What makes a great investor?
As someone who is still relatively early in his investing career, I often think about what qualities set successful investors apart from the rest. Good investing doesn’t just happen. And while luck may help at times, it’s not the answer. Here are few key ingredients that I consider important for being a great investor:
Live in the future
Paul Graham advised start-ups to “Live in the future, then build what’s missing.” Once you’re living at the leading edge of a rapidly changing field, you’ll see things that are missing…challenges or frustrations that need to be solved. And, once these problems are solved, they’ll seem very obvious in retrospect. This same advice applies to investors as well. You can only create above-average returns if you invest in companies that are ahead of the mainstream.
Have a well-defined investment thesis
Fred Wilson once wrote, “So many folks in the venture capital business are sheep that just want to follow the herd. They are momentum investors purchasing highly illiquid investments. That is a recipe for disaster.”
In order to not follow the herd, you need a strong set of convictions to serve as the foundation for making bets, and then following through on them. For Version One, I’ve created a map of what particular areas we should focus on and where they’re going over the next few years. Then, I can evaluate each potential investment within the context of this map/thesis.
Stick with it
Not every investment is going to be wildly successful right away and one of the hardest things to do in the venture capital is hence to stick with a struggling investment. However, if you’re going to be successful as an investor, you need to realize that once you are in, you’re in. There’s no turning back, or ignoring a flailing start-up until it just goes away. Of course, it’s much easier to stick with your guns, if you’ve made the initial investment based on your own core principles/investment thesis, rather than simply reacting to market trends and current momentum (point three).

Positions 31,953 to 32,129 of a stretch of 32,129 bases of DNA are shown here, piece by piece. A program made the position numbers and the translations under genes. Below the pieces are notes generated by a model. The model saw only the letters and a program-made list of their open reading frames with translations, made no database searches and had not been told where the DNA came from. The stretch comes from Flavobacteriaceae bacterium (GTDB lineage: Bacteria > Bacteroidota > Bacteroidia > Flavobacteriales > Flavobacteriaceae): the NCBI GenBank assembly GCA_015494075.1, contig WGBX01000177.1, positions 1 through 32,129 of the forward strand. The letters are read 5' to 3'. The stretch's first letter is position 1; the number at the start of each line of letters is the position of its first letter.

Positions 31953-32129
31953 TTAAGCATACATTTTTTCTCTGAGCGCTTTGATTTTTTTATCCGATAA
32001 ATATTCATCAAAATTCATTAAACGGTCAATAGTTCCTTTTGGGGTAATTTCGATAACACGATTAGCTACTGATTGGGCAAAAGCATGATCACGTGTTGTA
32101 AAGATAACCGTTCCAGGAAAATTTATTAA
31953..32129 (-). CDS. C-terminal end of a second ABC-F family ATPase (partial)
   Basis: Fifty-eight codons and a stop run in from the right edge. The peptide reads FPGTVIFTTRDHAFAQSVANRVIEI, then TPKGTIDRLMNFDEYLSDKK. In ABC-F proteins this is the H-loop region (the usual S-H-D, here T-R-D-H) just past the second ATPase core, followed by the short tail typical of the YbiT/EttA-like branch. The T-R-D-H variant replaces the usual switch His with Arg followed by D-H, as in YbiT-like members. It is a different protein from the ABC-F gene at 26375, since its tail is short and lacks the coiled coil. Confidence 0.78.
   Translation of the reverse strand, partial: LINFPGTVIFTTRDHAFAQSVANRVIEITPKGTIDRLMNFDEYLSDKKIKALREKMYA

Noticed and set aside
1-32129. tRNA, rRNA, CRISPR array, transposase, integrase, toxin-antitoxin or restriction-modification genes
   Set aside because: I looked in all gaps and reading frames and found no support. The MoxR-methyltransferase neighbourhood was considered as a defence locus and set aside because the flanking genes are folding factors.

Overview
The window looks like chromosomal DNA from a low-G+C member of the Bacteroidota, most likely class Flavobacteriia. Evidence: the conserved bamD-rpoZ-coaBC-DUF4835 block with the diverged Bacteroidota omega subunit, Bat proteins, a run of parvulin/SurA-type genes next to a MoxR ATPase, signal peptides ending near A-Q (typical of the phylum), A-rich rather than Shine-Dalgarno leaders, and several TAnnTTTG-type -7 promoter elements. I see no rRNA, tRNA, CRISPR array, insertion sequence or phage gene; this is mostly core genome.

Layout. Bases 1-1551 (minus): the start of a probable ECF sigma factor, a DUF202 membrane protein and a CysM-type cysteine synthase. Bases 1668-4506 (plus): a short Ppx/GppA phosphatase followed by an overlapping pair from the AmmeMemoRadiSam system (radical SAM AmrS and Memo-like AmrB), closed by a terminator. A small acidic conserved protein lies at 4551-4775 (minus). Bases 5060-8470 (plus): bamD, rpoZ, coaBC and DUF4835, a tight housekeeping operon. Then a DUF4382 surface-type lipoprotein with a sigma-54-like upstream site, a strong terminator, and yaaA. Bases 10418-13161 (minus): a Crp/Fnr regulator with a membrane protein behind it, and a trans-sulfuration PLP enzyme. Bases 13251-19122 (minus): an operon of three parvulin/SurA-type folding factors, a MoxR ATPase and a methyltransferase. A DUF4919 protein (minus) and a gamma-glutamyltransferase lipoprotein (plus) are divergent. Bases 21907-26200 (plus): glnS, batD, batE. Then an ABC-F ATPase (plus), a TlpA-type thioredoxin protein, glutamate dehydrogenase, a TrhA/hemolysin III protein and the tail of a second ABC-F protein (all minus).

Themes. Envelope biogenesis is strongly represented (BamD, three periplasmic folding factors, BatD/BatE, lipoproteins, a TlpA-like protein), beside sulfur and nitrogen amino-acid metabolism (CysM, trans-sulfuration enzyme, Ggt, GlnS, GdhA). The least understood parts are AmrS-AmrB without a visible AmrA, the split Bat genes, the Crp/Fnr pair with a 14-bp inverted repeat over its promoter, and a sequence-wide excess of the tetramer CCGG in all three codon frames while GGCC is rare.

Be both a cheerleader and a critic
There will be times when your portfolio teams need an enthusiastic backer and a quick pep talk. Then, there are other times when honest, sometimes even harsh, feedback is necessary. I think an investor needs to be a start-up’s biggest cheerleader and their most honest critic. You can’t just be one or the other: praise without honesty are just empty words. Yet, a constant focus on the negative won’t generate the results you want either.
Remember who runs the company
Successful investors are usually active investors; they show up at board meetings, respond to emails and phone calls from the founders, and constantly think about the company and the ways they can help. However, the exact level of participation is a delicate balance; an investor should never cross the boundary of getting too involved. At the end of the day, the entrepreneurs run the company; the investor is an active bystander. Founders make the ultimate decisions; investors can only advise.
Those are the five essential ingredients that I’ve been thinking about lately. If you have other thoughts, share them in the comments below…